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The following paper http://www.math.leidenuniv.nl/~evertse/05-discres.pdf looks at the binary form $\sum \alpha_ix^iy^{m-i} where i ranges from 0 to m. It then defines the discriminant.

It's well known that for binary quadratic forms how to find a lower bound using the discriminant. I was wondering if analogous theorems hold for a form of arbitrary degree.

Ultimately I would like to find a lower bound in terms of the variable y for this binary form I'm working on.

A little more details:

I'm trying to show that the binary form $x^{n-1}+x^{n-2}y\alpha^2+x^{n-3}y^2\alpha^3+...+y^{n-1}\alpha^{n-1}$ is bounded below by $c*y^{n-1}$ or something similar where c is some explicit constant.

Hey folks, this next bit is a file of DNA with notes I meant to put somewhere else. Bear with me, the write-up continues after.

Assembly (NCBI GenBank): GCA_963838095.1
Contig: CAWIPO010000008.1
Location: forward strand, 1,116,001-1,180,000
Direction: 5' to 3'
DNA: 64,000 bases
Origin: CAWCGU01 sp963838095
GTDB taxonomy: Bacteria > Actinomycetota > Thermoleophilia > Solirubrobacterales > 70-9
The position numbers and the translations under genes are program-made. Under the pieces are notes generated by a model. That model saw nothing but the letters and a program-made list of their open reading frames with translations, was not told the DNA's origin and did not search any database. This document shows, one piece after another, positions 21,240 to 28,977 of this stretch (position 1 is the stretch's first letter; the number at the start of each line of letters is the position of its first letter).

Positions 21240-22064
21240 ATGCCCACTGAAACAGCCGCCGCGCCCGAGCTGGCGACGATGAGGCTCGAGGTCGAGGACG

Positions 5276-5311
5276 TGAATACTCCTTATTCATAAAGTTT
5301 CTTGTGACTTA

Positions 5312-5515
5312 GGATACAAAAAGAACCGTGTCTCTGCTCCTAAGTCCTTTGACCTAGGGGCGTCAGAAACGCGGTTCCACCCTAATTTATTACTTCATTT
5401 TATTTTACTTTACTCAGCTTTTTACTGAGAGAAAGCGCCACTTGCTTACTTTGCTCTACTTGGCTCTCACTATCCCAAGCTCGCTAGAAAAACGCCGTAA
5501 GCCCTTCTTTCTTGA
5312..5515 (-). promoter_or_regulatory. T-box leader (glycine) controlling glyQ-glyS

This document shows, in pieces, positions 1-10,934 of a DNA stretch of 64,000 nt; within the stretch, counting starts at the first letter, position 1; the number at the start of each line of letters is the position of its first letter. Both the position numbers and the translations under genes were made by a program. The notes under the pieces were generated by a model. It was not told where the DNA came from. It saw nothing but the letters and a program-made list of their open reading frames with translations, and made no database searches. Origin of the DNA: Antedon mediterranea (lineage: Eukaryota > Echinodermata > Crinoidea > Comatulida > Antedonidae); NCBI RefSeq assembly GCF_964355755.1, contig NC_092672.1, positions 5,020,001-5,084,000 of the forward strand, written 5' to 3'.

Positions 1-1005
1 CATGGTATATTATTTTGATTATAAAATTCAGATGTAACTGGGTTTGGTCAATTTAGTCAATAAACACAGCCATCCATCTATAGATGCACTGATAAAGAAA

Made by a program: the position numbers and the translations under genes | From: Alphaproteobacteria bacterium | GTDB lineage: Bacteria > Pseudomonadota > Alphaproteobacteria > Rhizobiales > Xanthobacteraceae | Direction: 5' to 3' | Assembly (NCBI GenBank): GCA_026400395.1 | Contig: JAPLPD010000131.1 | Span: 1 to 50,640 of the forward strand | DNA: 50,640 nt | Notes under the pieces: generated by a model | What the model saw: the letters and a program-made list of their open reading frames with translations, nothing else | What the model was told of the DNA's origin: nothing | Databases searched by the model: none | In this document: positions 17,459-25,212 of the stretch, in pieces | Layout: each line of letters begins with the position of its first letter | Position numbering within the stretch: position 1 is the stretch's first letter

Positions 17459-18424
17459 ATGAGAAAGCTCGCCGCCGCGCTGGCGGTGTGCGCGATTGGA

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1  
Something odd about the alphas in the last formula. Are those supposed to be exponents on the alphas, or subscripts (as in the first sentence of the question)? And are they supposed to match the exponents on $y$ (as in the first and last terms), or keep 1 ahead (as in the second and third terms)? Please edit the question. –  Gerry Myerson Apr 30 '12 at 23:43
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Also posted to m.se, math.stackexchange.com/questions/139119/…, without reference to the post here. That's very rude. –  Gerry Myerson May 1 '12 at 0:08

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